Circular silvered bronze medal with claw and ribbon bar suspension; the face with the crowned veiled head and shoulders portrait of Queen Victoria facing right within a ring, circumscribed ‘VICTORIA D G BRITT REG F D IND IMP’ (Victoria by the Grace of God Queen of Britain, Defender of the Faith, Empress of India); the reverse with the Royal arms centrally, circles with the Imperial crown, the Prince of Wales’ feathers and the arms of the Order of St John and of the Prince of Wales above, below, left and right, St. John’s Wort flowers between, within a ring circumscribed ‘MAGNUS PRIORATUS ORDINIS HOSPITALIS SANCTI JOHANNIS JERUSALEM IN ANGLIA’ (Great Priory of the Hospitaller Order of St John of Jerusalem in England); attributed on the edge to ‘ELIZABETH J. HINTON 1940..1954’; on original ribbon mounted for wear and with silvered 5-year bar bearing a Maltese cross centrally, St. John’s Wort sprays to either side; with a ribbon bar mounted for wear.
The medal was instituted in 1898 to be awarded for 15 years’ service (12 in the Dominions and 10 in the colonies) or exceptional service. It has retained the portrait of Queen Victoria, despite subsequent changes of monarch.
Sold with a St. John’s Ambulance Re-Examination Medallion, 4th issue. Medallion in the form of a cross bottony with eyelet and loop for wear; the face with a circular central medallion bearing a Maltese cross with lions passant between the arms on a hatched ground for the heraldic colour sable (black), within a ring inscribed ‘ THE ST. JOHN AMBULANCE ASSOCIATION’, each of the arms with a St. John’s wort flower; the reverse plain, with engraved attribution to ‘A37691 / ELIZABETH HINTON’, and inscribed REGISTERED AT / ST. JOHN’S GATE / LONDON’.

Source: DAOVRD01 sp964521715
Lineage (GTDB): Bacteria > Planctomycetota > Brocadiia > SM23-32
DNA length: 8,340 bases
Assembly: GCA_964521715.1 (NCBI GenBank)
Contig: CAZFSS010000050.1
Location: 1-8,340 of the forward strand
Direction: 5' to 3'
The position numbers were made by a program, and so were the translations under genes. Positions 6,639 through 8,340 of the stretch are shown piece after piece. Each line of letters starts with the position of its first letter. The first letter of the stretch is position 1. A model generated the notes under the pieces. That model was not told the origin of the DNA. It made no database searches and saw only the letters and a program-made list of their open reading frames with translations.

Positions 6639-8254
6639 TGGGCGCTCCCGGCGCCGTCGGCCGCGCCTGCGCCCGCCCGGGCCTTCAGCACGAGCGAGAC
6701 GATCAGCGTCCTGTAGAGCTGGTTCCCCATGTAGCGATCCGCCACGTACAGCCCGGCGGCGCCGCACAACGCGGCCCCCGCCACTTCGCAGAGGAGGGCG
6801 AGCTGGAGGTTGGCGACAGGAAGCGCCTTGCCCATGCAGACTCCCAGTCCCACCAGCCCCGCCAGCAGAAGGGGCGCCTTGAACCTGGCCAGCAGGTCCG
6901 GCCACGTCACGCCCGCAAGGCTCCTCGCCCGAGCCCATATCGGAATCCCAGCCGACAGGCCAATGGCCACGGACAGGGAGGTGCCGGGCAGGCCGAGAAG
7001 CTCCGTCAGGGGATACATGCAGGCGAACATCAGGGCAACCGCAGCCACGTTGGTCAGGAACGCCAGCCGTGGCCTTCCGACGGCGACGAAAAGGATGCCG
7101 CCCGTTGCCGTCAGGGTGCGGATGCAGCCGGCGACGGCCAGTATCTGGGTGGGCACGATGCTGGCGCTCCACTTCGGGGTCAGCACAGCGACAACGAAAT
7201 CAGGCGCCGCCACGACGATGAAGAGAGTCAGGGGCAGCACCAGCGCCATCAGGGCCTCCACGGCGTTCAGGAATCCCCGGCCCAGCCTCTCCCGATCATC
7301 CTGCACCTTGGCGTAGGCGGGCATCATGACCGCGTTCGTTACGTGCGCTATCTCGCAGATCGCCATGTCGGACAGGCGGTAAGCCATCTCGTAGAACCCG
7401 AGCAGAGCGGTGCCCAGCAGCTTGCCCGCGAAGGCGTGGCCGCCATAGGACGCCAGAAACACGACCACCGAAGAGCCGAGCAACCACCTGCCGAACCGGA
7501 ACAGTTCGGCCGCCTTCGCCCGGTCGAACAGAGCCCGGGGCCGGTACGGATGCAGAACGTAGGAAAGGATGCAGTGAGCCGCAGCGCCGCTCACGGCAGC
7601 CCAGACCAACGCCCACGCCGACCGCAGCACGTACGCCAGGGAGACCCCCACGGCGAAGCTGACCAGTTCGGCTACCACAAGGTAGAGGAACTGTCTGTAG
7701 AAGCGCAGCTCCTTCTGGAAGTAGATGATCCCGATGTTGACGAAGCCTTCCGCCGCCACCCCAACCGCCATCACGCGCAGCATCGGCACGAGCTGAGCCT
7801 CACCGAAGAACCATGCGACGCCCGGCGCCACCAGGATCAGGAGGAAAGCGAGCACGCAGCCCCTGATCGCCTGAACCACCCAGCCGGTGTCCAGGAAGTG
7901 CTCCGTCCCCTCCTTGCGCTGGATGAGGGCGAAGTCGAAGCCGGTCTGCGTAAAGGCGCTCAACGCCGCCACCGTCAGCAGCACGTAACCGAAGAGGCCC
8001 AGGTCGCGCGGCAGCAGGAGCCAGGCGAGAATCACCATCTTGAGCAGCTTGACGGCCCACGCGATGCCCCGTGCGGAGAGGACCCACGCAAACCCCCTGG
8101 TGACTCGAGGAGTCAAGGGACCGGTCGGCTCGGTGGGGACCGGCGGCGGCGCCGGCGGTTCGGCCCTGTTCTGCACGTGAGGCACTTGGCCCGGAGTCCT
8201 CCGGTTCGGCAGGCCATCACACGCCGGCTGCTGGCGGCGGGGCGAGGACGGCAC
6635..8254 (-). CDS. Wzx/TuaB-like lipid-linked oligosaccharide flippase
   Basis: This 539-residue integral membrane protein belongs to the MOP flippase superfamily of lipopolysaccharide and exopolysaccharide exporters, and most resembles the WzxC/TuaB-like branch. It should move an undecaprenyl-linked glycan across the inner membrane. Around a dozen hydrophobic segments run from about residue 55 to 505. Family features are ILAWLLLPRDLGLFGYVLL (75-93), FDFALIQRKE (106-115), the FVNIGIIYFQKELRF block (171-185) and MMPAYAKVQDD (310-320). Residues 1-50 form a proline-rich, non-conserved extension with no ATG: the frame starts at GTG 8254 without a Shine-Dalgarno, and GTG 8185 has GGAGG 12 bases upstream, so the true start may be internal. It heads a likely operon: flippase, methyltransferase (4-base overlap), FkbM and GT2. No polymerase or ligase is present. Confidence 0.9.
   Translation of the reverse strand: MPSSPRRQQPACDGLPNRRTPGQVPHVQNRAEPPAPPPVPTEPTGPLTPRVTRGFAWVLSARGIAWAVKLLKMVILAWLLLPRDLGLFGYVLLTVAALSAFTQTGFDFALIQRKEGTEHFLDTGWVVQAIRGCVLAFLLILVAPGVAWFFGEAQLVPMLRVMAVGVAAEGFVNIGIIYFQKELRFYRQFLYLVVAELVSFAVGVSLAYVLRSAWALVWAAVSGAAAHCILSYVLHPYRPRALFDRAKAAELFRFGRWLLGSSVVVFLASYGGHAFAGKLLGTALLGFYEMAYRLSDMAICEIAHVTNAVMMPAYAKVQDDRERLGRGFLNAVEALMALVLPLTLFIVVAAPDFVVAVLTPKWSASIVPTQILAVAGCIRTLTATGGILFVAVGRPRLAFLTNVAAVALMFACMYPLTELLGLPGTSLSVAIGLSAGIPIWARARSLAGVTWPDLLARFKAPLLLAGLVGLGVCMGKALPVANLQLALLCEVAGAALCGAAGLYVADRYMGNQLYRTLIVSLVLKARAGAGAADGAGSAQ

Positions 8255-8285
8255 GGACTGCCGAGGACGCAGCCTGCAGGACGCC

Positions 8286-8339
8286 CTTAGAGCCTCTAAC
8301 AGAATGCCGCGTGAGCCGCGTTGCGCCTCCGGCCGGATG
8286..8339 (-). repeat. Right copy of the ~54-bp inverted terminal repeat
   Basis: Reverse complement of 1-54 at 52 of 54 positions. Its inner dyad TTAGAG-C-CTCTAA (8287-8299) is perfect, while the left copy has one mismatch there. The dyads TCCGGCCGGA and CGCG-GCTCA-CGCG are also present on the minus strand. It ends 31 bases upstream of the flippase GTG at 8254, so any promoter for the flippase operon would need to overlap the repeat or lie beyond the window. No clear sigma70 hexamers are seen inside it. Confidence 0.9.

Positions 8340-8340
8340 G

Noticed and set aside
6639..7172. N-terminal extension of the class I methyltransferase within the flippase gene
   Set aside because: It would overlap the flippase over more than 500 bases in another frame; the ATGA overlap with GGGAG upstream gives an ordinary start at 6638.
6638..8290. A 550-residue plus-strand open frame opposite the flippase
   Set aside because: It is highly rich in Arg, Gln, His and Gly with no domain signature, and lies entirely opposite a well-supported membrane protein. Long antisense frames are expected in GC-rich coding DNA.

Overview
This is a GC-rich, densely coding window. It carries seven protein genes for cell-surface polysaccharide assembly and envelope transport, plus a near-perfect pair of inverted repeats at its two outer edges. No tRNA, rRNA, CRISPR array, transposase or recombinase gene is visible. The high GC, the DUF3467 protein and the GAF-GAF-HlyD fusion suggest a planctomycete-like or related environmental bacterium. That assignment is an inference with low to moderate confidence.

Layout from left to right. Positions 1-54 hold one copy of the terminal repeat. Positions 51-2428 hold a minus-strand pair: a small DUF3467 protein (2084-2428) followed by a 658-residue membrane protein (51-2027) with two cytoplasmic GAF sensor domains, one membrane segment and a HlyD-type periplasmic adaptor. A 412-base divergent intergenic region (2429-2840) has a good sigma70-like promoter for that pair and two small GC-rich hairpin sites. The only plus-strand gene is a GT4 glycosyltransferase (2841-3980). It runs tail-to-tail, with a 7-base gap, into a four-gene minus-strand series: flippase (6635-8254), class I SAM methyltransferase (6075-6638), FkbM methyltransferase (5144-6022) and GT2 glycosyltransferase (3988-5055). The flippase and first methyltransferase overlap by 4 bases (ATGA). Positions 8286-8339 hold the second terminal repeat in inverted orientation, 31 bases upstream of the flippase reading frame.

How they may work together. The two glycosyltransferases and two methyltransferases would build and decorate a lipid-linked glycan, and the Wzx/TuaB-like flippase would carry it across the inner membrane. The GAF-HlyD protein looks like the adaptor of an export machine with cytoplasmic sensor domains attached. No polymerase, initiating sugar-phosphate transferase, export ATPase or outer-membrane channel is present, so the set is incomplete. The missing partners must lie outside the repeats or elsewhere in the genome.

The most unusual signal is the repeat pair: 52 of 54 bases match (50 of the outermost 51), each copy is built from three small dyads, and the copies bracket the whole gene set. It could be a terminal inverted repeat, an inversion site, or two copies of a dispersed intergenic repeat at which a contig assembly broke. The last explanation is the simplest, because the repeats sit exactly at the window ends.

In 1879, two years after its foundation, St. John Ambulance Association introduced a medallion to be awarded to those who had passed three of its examinations. At least two of the examinations were required to be in First Aid to the Injured but the third could be in either Home Nursing or Home Hygiene. The First Aid examinations could not be taken at intervals of less than one year and thus the Medallion could be gained in either one or two years, according to the combination of subjects taken.
The Medallion was intended to prove, when necessary, the competence of the holder to render first aid to the injured.
This 4th version of the Medallion appears to have been introduced around 1909 and continued to be awarded until 1992.
The ‘A’ prefix, as in this example, was introduced during World War II.
Also sold with two silvered ‘5 SJAB’ shoulder tabs.